Dan Siegel Origins
Keyboardist Dan Siegel, prolific recording artist since 1979 and accomplished TV and film composer, brings his love of acoustic piano to the fore on Origins, a hauntingly melodic, rhythmically engaging all-original set featuring the most sought-after players in Los Angeles (where Siegel is based). “I wrote these songs over a period of a year,” Siegel recalls, “and they hold together as a singular statement.”
The title, Origins, is for Siegel “the blending of different musical elements, which served as an unconscious inspiration. The music sounds somewhat Mediterranean: minor keys with specific types of chord progressions. The feel is a variety of Latin and straight eighth-note rhythms. There is also a harmonic element that is more American, somewhat bluesy. Origins is a combination of all of these things.”
While digitally modeled vintage keyboards (Fender Rhodes, Wurlitzer, Pianet, Hammond organ) crop up in the mix, Origins finds Siegel playing acoustic piano as the lead melody and soloing instrument throughout. “In the last decade, I’ve gravitated toward working in a more acoustic environment,” he notes. “I think it gives the music authenticity. I’ve been playing the piano since I was eight years old and I love it, because it’s so theoretically transparent: black and white. But I consider myself more of a composer who plays the piano; I let the music instruct me what the instrumentation would be, and it became piano centric.
The musicians Siegel assembled all hail from the highest echelons of the Los Angeles music scene. Drummer Vinnie Colaiuta, with whom Siegel first worked as far back as 1987, “can play something down the first time while sight-reading, and he knows what the song is about before I do — and I wrote it!” The sought-after Brian Bromberg, who has appeared on several of Siegel’s most recent albums, is “a one-of-a-kind acoustic bass player who always reminds me what is important in a song.” Percussionist Lenny Castro, an associate of Siegel’s dating back to 1981, “was the first person I talked with when I was planning this project, because I knew he would be prominently featured on almost every track. He brings joy and groove to everything he plays on, has impeccable time and is a consummate professional.”
Origins also features a blend of electric and acoustic guitars. In the electric slot is the remarkable Allen Hinds, “one of the most musical people I know,” says Siegel. “He’s from Alabama and he brings that Southern blues-rock attitude with him. He always enters conceptually through the back door: he’ll give you something cool and quirky every time you give him a chance to do his thing.” On acoustic guitar (on three tracks) is Ramon Stagnaro from Peru, who “shows up with a couple of nylon-string guitars and gives you that authentic Latin feel that doesn’t come naturally to every guitar player.”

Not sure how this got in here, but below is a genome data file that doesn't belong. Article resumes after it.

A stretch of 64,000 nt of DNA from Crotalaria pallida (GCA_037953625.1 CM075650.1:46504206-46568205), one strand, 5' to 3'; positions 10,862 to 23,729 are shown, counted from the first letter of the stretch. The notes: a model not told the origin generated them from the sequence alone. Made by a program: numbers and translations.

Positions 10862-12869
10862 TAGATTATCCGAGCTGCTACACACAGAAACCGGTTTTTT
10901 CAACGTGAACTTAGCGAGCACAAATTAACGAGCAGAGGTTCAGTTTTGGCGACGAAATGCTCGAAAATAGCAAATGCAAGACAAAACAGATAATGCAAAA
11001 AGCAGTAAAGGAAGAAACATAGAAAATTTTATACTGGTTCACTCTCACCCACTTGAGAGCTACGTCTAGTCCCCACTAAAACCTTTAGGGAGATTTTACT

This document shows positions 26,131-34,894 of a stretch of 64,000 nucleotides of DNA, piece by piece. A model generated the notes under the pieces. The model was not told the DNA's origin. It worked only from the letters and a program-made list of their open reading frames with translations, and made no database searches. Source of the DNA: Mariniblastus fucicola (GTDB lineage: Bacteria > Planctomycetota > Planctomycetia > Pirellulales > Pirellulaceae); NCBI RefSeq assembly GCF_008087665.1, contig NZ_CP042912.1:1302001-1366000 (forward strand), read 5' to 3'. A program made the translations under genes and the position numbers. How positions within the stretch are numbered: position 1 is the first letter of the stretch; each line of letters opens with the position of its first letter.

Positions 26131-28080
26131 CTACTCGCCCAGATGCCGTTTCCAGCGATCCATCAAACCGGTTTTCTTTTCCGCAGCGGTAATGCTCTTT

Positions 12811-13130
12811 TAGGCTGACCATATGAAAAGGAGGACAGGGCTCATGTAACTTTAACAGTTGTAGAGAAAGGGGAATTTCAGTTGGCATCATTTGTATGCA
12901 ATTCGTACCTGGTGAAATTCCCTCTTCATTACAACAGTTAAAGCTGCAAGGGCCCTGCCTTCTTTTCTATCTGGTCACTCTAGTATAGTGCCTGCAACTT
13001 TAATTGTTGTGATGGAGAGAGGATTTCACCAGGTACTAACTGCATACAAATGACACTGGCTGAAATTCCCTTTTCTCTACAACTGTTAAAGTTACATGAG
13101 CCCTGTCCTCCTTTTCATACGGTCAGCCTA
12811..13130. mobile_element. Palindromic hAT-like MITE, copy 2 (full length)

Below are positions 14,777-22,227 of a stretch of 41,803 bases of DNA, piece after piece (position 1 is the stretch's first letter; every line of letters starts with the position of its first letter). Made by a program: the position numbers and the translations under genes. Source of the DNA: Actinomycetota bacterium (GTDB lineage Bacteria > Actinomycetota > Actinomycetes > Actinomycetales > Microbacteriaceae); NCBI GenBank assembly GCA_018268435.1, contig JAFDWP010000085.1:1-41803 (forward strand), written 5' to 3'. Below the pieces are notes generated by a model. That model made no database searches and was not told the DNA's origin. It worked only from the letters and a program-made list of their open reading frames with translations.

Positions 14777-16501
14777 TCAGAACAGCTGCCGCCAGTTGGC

Adding yet more sonic layers is Craig Fundyga, “an amazing jazz vibraphonist that I stumbled on a few years ago,” says Siegel. “He could play what I give him with one hand tied behind his back. It’s fascinating to watch a four-mallet player get around on the instrument like he does.” Lastly, Rogerio Jardim adds ethereal yet precise wordless vocals on two tracks: “There are very few people who really know how to double instrumental melodies with voice. It’s a much different requirement than just being a vocalist. Rogerio brought a Brazilian aesthetic to the music just by opening his mouth. Impressively, he’s also a great drummer.”
From the artfully restrained opening funk of “Rite of Passage” to the churning bluesy rock vibe of the closing title track, Origins foregrounds Siegel’s confident lyrical touch and melodic resourcefulness at every step. The moody, somewhat foreboding quality of “When One Door Closes,” the shifting melodic roles of voice and piano on “After All,” the floating time and acoustic bass solo of “Moon and Stars,” the train-like rhythmic patterns of “Strange Sky,” the subtle bolero feel of “Crossing”: all attest to Siegel and the band’s versatility and finely attuned simpatico.
A native of Seattle raised in Eugene, Oregon, Siegel has recorded over 20 solo albums and amassed hundreds of other producing, arranging, composing and performing credits in his decades-long career. Standout solo efforts include the electric-oriented Another Time, Another Place (1984) with Patrick O’Hearn and Alex Acuña, to the exotic world-music direction of Hemispheres (1995), with Béla Fleck, Andy Narell and Dori Caymmi, among others. Siegel has also recorded and performed with high-profile artists such as Glenn Frey, Chaka Khan, Philip Baily, Kenny Rankin, Hugh Masekela, Joe Sample, Herbie Hancock and the London Symphony Orchestra. In addition to his many TV and film-scoring credits, he has served as musical director/conductor on the late-night CBS show Overtime with Pat O’Brien, and worked on numerous projects as a session player, including the Oscar-winning film The Usual Suspects.